6— FDI into services has been gradually but steadily dominating the cash globally, edging out manufacturing and the primary sectors—such as extractives and agriculture. Africa is not left out—while most of the growth in primary industries took place in the region (nearly six-fold to $22 billion), services, including in the fast-growing mobile telephony, now account for the largest share of flows in the region, at $37.5 billion last year, or 48% of the total. Notably highest was “business services”, a wide field that includes offshore financial activities.
7— African investors are also increasingly investing more in other countries. Investors from the region put seven times more money into primary greenfield (starting from scratch) FDI projects, at $48 million, and grew investment in services by $100 million to $9.49 billion. But of the total $13.39 billion that African investors sunk into global greenfield projects, $10.2 billion were in Africa, even if a decline from the $13 billion invested last year in the region.
The potential is huge—UNCTAD identified over 500 African service multinationals. Africa also saw cross-border Mergers and Acquisitions (M&As) grow from just $130 million in 2013 to $2.4 billion last year.
8—FDI flows into developing economies are projected to reach $707 billion this year from $681 billion in 2014, and to touch $850 billion by 2017. Two-thirds of executives polled by UNCTAD, the majority with large multinationals that count more than $1 billion in revenues, expected flows into Africa to grow, the highest optimism of any region, as slow global growth makes emerging markets more attractive.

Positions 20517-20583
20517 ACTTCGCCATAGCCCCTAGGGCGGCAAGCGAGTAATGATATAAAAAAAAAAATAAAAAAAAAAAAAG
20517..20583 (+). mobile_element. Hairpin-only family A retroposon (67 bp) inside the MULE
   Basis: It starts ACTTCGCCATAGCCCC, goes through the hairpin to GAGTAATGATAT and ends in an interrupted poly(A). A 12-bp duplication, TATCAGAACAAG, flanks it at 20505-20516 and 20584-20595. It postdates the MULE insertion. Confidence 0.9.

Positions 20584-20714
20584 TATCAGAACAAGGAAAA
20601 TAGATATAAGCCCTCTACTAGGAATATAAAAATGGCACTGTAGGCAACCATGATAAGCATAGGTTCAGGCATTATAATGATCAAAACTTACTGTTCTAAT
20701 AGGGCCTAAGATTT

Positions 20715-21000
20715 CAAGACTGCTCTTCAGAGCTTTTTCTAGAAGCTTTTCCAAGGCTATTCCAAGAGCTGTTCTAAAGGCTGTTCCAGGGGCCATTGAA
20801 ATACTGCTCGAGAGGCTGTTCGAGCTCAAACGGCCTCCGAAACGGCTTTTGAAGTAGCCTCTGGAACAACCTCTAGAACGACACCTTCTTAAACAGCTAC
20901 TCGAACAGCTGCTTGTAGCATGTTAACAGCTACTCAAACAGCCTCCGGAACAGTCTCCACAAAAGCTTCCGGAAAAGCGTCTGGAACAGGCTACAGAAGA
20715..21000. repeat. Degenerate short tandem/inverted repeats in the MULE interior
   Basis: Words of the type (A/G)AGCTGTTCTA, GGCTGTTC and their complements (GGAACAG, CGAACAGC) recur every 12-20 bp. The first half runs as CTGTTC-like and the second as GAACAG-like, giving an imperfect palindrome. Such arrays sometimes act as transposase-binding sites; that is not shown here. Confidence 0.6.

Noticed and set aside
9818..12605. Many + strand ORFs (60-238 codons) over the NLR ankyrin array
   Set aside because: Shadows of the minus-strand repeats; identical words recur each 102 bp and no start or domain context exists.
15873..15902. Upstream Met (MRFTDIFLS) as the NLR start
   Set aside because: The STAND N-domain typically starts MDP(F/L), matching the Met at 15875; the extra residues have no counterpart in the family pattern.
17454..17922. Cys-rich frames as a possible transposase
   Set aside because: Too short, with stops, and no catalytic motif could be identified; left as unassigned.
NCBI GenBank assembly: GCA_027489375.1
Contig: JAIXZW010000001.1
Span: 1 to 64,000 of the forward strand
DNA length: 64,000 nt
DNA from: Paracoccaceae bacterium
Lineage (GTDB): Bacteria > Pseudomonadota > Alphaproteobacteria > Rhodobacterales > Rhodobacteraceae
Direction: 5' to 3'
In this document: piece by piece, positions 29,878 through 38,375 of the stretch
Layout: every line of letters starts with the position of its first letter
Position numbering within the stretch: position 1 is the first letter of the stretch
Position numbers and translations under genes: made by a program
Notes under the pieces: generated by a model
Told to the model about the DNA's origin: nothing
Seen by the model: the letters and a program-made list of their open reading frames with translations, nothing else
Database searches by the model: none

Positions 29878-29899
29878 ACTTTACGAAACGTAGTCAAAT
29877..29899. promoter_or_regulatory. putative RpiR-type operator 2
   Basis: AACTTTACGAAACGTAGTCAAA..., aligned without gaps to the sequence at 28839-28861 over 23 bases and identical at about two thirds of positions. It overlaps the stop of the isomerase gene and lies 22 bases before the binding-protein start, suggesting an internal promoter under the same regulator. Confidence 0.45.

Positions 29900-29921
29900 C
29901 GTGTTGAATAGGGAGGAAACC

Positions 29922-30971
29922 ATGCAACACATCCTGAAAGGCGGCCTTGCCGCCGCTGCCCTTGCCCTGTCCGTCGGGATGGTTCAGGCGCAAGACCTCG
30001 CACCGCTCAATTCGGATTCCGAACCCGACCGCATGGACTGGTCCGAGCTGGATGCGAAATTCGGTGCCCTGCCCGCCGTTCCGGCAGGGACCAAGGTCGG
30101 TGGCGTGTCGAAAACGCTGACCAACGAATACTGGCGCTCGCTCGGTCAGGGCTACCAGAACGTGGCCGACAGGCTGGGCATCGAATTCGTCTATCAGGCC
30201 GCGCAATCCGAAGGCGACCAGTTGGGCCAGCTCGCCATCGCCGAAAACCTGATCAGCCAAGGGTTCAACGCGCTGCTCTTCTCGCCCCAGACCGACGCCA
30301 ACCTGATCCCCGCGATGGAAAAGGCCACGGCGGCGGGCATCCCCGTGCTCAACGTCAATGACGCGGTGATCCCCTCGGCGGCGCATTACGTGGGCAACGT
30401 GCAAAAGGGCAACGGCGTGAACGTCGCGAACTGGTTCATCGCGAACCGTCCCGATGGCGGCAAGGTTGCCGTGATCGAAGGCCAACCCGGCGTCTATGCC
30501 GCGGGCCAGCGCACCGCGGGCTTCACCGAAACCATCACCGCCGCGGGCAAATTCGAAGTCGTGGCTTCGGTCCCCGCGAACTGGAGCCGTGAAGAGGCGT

9— The likes of South Africa, Angola, Nigeria and Libya would be readily recognised as top home economies for outward flows. Nigeria for example invested $1.3 billion in greenfield projects in other countries, while it is the largest host country for FDI on the continent, but it is the country ranked fifth that would not be an obvious choice—Togo. The tiny West African nation saw an inflow of $500 million, linked to its ubiquitous pan-African Ecobank lender.
10— FDI seemingly does not like vacuums. As multinationals from developed economies divested from the continent, those from developing economies quickly moved in to fill the lacunae. The UAE’s Emirates Telecommunications Corp. for example took up a 53% stake in Itissalat Al Maghreb SA, a foreign affiliate of Vivendi for $5.7 billion; Chinese and Indian firms were active in Algeria and South Africa; and the Qatar National Bank shelled out $500 million for a stake in Ecobank.
This article is published in collaboration with Mail & Guardian Africa. Publication does not imply endorsement of views by the World Economic Forum.
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Author: Lee Mwiti is the Deputy Editor at Mail & Guardian Africa.
Image: Dusk settles over the Angolan capital, Luanda. REUTERS/Mike Hutchings.